U.S. Real Estate based ETFs have shown positive performance YTD despite some recent bloodletting in notable funds like VNQ (Vanguard REIT, Expense Ratio 0.10%) and IYR (iShares REIT, Expense Ratio 0.48%) but a number of International/Globally based REIT ETFs have simply not participated in a broad equity rally and have registered negative returns year to date.

These include funds such as the China centric TAO (Guggenheim China Real Estate, Expense Ratio 0.65%), which remains rather small in terms of size ($35 mln in AUM), DRW (WisdomTree Global ex-U.S. Real Estate, Expense Ratio 0.58%), IFAS (iShares FTSE EPRA/NAREIT Asia, Expense Ratio 0.48%), and IFGL (iShares FTSE EPRA/NAREIT Global Real Estate ex-U.S., Expense Ratio 0.48%), all of which are in the red year to date in terms of performance. [Play the Real Estate Recovery with ETFs]

IFGL is the largest of these funds by a longshot, amassing about $693 million in assets under management since its 2007 inception and averaging now more than 800,000 shares traded on an average daily basis. This fund in particular has significant exposure to REITs based in Asia as well as in Europe, with the following portfolio breakdown (Japan 26.42%, Europe 23.87%, Asia (Developed) 23.43%, Australia 13.39%, Canada 5.02%, and Asia (Emerging) 2.73%).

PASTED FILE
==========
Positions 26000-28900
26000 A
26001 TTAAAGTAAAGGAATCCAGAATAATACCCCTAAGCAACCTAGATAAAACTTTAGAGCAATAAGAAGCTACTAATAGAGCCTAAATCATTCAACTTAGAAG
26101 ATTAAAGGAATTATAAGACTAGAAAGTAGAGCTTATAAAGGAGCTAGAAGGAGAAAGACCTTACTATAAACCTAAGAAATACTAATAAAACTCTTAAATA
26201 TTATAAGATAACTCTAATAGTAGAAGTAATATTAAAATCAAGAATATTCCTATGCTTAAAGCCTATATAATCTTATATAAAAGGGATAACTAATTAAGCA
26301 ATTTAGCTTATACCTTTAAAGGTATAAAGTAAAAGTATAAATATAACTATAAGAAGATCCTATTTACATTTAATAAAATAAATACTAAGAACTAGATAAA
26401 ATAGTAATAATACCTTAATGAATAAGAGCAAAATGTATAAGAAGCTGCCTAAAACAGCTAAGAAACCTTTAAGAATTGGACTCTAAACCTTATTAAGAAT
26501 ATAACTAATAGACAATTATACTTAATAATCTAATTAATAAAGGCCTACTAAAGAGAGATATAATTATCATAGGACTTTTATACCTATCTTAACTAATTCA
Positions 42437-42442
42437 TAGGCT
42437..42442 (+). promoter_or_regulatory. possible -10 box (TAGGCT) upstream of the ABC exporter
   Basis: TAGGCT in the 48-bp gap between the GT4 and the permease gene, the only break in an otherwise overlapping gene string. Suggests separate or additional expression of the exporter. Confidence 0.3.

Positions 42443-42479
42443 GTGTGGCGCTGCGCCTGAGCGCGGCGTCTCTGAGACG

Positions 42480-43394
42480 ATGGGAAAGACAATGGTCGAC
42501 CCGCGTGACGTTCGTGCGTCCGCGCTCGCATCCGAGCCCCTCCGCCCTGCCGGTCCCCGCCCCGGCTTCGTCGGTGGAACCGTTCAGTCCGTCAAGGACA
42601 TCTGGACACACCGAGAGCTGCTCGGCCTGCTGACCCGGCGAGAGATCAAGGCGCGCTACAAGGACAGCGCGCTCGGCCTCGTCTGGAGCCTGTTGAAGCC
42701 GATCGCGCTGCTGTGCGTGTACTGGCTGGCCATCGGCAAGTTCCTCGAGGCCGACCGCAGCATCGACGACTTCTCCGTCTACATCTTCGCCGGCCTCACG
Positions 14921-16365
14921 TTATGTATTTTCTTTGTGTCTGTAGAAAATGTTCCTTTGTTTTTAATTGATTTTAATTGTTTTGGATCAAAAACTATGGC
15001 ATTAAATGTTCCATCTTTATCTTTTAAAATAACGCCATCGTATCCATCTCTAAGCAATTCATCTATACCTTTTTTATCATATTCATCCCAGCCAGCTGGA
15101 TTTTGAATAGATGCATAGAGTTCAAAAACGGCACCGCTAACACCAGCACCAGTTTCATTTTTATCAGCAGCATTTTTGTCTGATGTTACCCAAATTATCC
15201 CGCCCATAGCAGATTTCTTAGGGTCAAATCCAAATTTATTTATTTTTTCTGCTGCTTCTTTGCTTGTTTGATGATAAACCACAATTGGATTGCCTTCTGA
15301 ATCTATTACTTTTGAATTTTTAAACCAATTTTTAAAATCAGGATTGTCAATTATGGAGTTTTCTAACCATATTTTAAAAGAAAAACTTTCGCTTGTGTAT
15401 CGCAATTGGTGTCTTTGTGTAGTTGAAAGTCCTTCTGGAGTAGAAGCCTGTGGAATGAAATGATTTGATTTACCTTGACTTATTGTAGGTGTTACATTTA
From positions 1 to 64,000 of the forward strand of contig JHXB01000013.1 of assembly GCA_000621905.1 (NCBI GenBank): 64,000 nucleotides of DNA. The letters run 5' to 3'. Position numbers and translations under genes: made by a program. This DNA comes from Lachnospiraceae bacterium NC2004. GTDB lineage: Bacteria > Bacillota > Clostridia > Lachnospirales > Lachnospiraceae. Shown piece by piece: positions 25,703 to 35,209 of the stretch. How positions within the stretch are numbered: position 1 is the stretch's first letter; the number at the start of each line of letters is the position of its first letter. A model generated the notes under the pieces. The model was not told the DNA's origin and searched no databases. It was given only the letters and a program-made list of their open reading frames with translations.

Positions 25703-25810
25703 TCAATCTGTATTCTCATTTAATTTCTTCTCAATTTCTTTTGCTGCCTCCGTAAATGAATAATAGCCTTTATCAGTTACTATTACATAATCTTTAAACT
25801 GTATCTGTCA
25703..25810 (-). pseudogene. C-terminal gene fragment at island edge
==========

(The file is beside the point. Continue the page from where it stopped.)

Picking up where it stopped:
REIT funds were extremely popular in 2012 and up until about May of 2013 as portfolio managers were interested in earning competitively high yields for portfolios and having some equity exposure via these REIT stocks, both U.S. and internationally based, but beginning in early May of this year there has certainly been some selling pressure in the space bringing prices in related ETFs down sharply across the board. [Bernanke Testimony Could be Pivotal for REIT ETFs]

The volatility in the space has been out of the ordinary recently as well, as one can pull up a basic chart in any of the aforementioned products and see that it has been one wild ride from May of this year until where we are now on the first of August.